IJNR to host climate virtual workshop Aug. 19-20, half of spots saved for journalists of color

Registration opens Aug. 5 at 12 p.m. EST

Climate change is dramatically impacting the earth’s ocean, threatening both the organisms living within it as well as the livelihoods of the humans along its shores. But the depths of the ocean aren’t simply troubled waters – they are also an arena for solutions, collaboration and discovery.

Through a two-day online workshop, the Institute for Journalism & Natural Resources will gather a host of experts from across the United States to discuss the complicated relationship between climate and ocean, current impacts and future possibilities.

Topics to be discussed during the workshop include:

  • What Climate Change Means for Our Ocean: Climate change isn’t just causing sea temperature or levels to rise, it’s fundamentally shifting the chemical makeup of ocean water. They’ll break down what that means for biological inhabitants of the Ocean, as well as what it means for the climate and ecosystems of the rest of the globe.
  • The Solution to Pollution is…?: The trope “the solution to pollution is dilution” has fueled a millennia-long willingness to dispose of waste by passing it on to the ocean. They’ll talk with experts about the scale and diversity of the modern pollution problem, and what it means for animal, human, community and ecosystem health. 
  • Blue Carbon 101: A Low-Tech Weapon Against Climate Change: From mangroves to wetlands, undeveloped shorelines are an underutilized, yet valuable, tool for combating climate change. But what exactly is Blue Carbon, and how is it working to suck greenhouse gases out of the atmosphere to build some of the world’s most diverse habitats? We’ll learn the ins and outs with experts and explore actions being taken now to build Blue Carbon reserves.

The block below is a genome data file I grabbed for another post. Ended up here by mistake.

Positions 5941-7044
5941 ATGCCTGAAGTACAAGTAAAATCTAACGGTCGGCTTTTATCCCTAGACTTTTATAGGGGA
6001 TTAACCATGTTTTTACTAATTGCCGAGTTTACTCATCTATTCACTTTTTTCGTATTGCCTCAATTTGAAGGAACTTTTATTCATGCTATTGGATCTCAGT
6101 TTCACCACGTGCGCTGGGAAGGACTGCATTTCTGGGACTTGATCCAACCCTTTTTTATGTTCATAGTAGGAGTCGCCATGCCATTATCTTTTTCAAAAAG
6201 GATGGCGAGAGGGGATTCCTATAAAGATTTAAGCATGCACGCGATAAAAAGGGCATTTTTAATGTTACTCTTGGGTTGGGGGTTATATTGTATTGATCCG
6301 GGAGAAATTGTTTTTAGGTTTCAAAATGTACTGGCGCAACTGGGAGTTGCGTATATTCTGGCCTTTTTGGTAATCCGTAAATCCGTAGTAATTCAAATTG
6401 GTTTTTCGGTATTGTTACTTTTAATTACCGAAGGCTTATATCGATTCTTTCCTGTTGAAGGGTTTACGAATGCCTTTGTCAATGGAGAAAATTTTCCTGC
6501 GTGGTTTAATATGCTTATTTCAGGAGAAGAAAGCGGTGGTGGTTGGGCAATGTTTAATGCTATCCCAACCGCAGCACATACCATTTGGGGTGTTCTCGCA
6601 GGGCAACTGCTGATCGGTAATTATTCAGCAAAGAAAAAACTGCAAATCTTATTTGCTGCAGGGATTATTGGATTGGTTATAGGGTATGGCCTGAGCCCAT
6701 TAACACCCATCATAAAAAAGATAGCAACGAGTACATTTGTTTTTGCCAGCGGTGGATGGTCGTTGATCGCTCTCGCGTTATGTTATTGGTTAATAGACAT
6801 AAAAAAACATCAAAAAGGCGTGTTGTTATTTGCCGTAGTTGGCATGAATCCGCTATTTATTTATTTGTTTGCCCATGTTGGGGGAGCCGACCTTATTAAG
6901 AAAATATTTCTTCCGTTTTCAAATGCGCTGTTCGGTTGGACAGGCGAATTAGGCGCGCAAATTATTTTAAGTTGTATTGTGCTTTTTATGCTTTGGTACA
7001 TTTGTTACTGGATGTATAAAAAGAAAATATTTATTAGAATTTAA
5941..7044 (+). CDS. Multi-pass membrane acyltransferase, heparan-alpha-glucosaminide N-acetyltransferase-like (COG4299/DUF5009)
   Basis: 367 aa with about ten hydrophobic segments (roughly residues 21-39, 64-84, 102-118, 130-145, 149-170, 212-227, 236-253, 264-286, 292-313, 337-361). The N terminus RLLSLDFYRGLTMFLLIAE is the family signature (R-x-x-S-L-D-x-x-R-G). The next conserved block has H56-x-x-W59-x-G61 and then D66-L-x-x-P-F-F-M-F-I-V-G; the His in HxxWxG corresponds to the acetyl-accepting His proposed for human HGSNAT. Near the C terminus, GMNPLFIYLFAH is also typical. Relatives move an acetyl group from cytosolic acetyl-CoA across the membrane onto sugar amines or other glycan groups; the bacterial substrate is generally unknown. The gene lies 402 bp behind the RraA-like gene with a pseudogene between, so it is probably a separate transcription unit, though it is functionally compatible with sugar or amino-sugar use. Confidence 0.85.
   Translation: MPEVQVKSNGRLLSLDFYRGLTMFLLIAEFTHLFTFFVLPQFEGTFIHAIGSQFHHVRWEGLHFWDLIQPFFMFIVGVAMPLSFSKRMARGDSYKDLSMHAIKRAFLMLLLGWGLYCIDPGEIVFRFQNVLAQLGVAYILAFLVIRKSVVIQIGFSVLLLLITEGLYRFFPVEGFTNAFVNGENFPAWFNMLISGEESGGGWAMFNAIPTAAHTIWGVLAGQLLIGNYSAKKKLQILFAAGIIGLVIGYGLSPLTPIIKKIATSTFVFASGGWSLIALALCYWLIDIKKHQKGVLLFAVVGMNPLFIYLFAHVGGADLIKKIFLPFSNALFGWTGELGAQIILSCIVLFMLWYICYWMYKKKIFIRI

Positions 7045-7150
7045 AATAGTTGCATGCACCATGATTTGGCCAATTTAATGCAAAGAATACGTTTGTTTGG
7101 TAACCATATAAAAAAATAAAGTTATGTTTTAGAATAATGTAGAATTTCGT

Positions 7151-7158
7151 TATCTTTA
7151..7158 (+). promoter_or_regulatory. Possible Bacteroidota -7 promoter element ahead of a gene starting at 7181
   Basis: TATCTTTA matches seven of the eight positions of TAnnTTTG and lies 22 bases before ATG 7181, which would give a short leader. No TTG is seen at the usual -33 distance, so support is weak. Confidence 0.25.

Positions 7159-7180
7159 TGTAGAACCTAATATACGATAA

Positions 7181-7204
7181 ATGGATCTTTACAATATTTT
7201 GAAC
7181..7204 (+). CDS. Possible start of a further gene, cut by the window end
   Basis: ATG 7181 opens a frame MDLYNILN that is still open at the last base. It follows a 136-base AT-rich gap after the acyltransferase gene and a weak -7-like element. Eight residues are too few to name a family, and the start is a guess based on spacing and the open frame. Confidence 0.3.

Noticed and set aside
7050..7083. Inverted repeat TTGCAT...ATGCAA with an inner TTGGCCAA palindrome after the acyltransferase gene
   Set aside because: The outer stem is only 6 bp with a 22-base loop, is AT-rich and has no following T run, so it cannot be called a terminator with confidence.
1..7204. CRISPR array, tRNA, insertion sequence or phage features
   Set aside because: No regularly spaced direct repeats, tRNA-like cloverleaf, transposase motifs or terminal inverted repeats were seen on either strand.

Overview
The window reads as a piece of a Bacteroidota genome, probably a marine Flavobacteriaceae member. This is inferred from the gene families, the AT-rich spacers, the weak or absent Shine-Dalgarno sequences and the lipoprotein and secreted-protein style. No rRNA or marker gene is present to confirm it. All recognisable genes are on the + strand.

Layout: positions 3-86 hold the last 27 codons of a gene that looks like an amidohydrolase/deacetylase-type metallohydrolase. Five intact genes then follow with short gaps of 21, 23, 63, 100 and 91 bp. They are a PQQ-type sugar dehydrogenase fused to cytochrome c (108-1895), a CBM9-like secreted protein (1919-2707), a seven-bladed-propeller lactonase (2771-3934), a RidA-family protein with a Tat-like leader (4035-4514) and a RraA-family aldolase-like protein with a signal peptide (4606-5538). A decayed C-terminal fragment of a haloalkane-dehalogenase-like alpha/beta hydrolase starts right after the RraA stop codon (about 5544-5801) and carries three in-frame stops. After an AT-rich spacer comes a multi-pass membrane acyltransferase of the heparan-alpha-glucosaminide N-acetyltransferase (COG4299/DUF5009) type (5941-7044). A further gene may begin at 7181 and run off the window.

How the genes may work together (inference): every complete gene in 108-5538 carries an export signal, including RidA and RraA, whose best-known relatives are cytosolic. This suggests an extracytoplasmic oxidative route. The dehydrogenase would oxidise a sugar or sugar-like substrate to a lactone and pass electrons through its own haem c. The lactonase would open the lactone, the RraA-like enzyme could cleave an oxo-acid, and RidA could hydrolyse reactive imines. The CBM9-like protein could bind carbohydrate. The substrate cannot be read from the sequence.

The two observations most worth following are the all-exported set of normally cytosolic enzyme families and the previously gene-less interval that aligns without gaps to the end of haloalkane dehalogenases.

• Environmental Injustice Along America’s Coasts: As sea levels rise along the U.S. coastline, disadvantaged communities are often hit first and hardest. Meanwhile, warmer waters fuel changes in fisheries that provide both income and sustenance to deeply rooted Indigenous and immigrant communities. They’ll explore the changing oceanscape with boots on the ground sources and learn more about how communities in places like metro New Jersey and rural Louisiana are planning for an uncertain future.
  • The Working Ocean; Energy, Shipping and Tourism: The ocean is a valuable for more than just the communities who live along its edges. Tourism, shipping industries aquaculture and some emerging energy technologies all utilize ocean resources – and contribute to many of its chief issues. They’ll discuss how people are trying to keep a balance among often incompatible interests of human industry.
  • Global Policymaking When No One’s In Charge: The underlying problem with protecting the Ocean is that no one country has unilateral control over it. However, a group of ocean protectors hopes to ignite a global movement, dubbed “30×30” in hopes to create the kind of collaboration that could have a meaningful impact on ocean protection. They’ll explore the successes and failures of ocean policy so far, and what might be next in the policy space for protecting Earth’s collective resource.

Registration is free and will be limited to 25 participants on a first-come, first-served basis. 50% of workshop spots will be reserved for journalists of color. If these spots are not all filled by August 12, we will move to other journalists on the waitlist.

Registrants must submit a resume and one clip via Submittable.   

The registration link will be sent to the first 25 qualified applicants who submit their credentials, beginning at noon (Eastern) on Aug. 5.

The registration form will be viewable the morning of Aug. 5. Early submissions will not be accepted. 

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